Continuing my research into our Graphic Commons and how graphic design inserts itself into shared environments, this morning I set out on a traverse around Ipswich town centre, deliberately avoiding its main thoroughfares. I was very much keeping to its peripheries.
The photos I took will feed into later writings for this ongoing project, but for now, I’m posting a small selection here to capture the moment.
Walk duration: 4.8 miles
Steps taken: 11,055
Start time: 07:37
Espresso stop: 08:45
Ground covered: Streets surrounding Ipswich’s working port, then skirting its town centre on little-used back streets and cut-throughs. On to an edge of town eatery and entertainment complex/car park, before returning via main roads that feed into Ipswich town centre.
On recent wanderings I have become fascinated with village noticeboards. They may appear quaint, twee and from another age, but for some, I suspect they provide a lifeline. Whether that be a line to God, a window cleaner or a community bus service, this is how some people find out stuff that matters to them and the quality of their life. Rural internet poverty is a real issue in this country, just as financial poverty also keeps many disconnected from an internet most of us take for granted. Marry the two and you have a demographic who are being forcibly divorced from contemporary society as more and more services cut their print budgets and concentrate information delivery online.
Graphic Interruptions is a photographic project that investigates graphic design in shared environments that has been interrupted in some way. These interruptions can come in many forms and be the result of a variety of sources. What interests me in these observations is how meaning may be changed from that intended by the hand of the originator. This essay, first published in May 2016 as an introduction to a limited edition book of research photographs, sets out to explore the contexts behind the project.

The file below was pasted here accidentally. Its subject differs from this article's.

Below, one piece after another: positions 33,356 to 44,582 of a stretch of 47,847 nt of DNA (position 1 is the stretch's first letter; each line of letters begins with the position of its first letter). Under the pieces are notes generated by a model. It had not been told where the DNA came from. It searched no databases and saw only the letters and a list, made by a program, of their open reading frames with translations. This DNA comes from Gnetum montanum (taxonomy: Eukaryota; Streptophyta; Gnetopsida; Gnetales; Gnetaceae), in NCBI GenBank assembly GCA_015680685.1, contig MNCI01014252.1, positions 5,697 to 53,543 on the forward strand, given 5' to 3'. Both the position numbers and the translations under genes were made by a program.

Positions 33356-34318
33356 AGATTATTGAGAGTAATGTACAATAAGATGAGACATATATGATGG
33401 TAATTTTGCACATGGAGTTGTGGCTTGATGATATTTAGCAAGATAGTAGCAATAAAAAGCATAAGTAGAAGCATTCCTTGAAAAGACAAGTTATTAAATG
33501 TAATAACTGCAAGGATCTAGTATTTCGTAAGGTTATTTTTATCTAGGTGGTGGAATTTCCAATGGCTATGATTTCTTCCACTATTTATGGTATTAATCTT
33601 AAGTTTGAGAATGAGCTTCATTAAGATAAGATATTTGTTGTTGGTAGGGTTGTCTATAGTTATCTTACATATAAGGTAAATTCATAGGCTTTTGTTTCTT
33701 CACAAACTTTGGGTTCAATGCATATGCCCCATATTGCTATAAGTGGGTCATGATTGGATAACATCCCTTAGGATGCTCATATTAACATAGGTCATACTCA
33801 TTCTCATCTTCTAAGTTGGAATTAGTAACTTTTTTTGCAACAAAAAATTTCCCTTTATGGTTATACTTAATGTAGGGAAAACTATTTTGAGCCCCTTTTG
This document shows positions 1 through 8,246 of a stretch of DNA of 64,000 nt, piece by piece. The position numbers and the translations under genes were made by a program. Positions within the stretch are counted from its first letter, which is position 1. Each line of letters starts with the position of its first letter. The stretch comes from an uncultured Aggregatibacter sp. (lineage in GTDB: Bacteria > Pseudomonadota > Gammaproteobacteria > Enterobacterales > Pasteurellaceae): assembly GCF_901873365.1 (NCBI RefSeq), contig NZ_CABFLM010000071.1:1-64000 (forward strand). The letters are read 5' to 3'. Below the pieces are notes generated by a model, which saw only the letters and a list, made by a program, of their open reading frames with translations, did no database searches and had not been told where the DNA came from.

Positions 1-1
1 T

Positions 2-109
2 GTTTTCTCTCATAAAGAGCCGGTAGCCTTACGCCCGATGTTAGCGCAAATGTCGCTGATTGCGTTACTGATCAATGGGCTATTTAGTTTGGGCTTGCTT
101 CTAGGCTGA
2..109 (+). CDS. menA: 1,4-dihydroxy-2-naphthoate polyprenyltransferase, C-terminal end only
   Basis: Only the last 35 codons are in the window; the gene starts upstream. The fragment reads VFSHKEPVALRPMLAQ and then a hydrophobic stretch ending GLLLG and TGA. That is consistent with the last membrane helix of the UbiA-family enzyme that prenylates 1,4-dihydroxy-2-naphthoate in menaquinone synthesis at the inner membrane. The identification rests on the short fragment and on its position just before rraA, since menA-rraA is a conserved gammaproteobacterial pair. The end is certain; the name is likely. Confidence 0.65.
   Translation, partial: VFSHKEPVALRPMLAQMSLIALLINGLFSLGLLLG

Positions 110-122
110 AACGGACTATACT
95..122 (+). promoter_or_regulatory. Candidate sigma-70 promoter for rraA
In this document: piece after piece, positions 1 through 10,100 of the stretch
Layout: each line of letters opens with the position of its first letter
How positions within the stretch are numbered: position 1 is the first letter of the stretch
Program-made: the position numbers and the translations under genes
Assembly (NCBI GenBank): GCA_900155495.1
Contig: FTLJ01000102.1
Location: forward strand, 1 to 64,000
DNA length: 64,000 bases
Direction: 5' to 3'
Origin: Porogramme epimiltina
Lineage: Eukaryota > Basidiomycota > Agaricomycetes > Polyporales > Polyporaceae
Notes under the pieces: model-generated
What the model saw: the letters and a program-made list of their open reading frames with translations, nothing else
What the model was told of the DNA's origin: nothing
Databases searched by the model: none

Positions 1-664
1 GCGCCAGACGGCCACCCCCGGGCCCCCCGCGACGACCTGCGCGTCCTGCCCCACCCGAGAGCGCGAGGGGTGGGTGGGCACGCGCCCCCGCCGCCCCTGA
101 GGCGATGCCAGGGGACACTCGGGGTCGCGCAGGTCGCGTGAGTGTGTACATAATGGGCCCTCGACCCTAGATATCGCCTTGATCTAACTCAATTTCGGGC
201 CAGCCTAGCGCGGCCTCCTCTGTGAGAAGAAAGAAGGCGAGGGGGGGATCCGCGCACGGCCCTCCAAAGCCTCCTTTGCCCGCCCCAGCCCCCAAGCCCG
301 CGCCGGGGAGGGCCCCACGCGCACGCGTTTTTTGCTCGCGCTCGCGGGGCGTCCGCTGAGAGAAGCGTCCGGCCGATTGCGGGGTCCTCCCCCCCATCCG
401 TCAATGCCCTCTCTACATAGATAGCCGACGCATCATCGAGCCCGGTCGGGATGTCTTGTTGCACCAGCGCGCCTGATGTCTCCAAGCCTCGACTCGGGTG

Graphic Interruptions is an ongoing project; follow the hashtag #graphicinterruptions on Instagram or Twitter.
Graphic Interruptions: the essay
As a graphic design educator, practitioner and academic it is difficult for me not to notice items of visual communication that I am surrounded by on a daily basis, especially given the ubiquity of graphic design in our society. Such a broad statement could demand a list of examples to qualify it, but to provide one would make this an endless essay. If proof is needed, a quick glance around your current location should provide many examples of informational or persuasive messages trying to communicate something through the use of type and / or image. Whether these are produced by a creative design studio or by an untutored hand on a home computer, numerous graphic communications insert themselves in to our lives in a pervasive manner.